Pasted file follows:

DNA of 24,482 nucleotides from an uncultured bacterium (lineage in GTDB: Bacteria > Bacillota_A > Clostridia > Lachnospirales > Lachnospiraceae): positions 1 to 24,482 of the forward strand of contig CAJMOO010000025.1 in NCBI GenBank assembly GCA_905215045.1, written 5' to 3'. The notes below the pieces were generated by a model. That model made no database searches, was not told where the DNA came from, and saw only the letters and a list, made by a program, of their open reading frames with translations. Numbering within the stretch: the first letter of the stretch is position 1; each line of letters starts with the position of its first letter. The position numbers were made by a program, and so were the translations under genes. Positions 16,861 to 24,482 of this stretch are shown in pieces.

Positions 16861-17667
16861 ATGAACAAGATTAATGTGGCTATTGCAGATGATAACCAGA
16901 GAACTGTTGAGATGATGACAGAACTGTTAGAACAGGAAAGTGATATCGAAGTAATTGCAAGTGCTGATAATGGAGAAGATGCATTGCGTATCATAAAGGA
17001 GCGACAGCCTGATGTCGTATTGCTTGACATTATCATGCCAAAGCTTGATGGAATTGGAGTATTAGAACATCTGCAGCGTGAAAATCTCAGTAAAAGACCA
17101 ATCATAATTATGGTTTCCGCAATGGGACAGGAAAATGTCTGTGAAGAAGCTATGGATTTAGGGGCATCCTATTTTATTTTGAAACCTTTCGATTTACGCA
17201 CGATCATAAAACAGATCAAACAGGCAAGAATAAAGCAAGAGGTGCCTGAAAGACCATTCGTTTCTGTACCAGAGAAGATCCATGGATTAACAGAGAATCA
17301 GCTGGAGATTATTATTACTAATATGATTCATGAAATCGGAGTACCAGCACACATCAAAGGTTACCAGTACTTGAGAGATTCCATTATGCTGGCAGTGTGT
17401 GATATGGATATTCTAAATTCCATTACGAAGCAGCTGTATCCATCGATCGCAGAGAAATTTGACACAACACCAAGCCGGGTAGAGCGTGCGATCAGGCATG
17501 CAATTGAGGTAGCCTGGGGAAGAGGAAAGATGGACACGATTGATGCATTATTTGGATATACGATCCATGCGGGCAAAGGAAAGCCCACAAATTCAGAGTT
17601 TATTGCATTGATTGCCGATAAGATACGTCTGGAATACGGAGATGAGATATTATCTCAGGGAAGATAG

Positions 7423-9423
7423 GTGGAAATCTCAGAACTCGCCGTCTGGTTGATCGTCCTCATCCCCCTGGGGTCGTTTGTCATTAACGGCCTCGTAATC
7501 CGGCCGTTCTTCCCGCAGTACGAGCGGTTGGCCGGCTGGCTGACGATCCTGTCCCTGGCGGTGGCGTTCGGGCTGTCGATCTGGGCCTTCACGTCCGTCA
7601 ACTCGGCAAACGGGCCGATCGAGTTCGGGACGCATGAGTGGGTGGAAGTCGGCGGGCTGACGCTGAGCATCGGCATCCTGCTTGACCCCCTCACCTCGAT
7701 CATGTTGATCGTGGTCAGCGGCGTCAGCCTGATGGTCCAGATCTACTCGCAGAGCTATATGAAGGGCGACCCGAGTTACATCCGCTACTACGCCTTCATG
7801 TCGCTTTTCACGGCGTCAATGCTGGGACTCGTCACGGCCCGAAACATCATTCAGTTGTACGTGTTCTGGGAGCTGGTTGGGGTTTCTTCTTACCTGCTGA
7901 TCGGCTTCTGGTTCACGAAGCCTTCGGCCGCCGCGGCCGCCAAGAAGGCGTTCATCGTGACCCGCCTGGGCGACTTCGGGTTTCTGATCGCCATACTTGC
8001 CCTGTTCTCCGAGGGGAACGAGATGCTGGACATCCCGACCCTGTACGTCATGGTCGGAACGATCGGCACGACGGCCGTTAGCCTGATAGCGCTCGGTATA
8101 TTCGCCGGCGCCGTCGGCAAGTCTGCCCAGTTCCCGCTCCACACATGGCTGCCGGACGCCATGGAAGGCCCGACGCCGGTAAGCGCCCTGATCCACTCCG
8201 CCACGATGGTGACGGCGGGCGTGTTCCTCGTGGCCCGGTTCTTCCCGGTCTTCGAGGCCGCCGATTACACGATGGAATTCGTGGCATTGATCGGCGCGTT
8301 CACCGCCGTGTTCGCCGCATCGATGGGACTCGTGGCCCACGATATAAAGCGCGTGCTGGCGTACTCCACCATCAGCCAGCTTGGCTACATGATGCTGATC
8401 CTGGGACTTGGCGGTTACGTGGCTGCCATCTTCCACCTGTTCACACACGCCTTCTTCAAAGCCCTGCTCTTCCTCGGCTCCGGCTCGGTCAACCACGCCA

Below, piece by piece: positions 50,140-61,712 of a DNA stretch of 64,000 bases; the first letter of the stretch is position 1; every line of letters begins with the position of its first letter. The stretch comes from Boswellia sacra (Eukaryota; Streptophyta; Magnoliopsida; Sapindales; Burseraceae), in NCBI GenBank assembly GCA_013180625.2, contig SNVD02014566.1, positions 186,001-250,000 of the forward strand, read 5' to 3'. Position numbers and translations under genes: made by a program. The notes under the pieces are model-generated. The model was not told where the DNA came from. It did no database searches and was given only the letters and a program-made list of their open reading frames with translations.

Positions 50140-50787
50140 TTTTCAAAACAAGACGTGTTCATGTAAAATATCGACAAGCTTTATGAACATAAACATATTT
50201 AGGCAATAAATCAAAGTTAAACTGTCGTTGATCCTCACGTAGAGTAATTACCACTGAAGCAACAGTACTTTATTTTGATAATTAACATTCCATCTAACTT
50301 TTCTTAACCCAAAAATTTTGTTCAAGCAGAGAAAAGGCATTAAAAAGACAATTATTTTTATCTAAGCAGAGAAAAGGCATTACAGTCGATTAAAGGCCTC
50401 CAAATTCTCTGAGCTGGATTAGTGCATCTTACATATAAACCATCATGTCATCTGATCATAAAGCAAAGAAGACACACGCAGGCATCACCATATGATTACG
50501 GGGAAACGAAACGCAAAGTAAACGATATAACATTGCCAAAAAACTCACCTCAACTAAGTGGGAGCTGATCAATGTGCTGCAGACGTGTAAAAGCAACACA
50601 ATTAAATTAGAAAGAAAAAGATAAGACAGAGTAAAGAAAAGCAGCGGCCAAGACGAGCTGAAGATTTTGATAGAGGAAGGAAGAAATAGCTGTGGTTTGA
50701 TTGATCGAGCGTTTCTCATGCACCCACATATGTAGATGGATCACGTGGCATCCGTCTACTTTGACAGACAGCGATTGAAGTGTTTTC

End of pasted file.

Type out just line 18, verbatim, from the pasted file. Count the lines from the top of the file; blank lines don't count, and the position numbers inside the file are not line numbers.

7901 TCGGCTTCTGGTTCACGAAGCCTTCGGCCGCCGCGGCCGCCAAGAAGGCGTTCATCGTGACCCGCCTGGGCGACTTCGGGTTTCTGATCGCCATACTTGC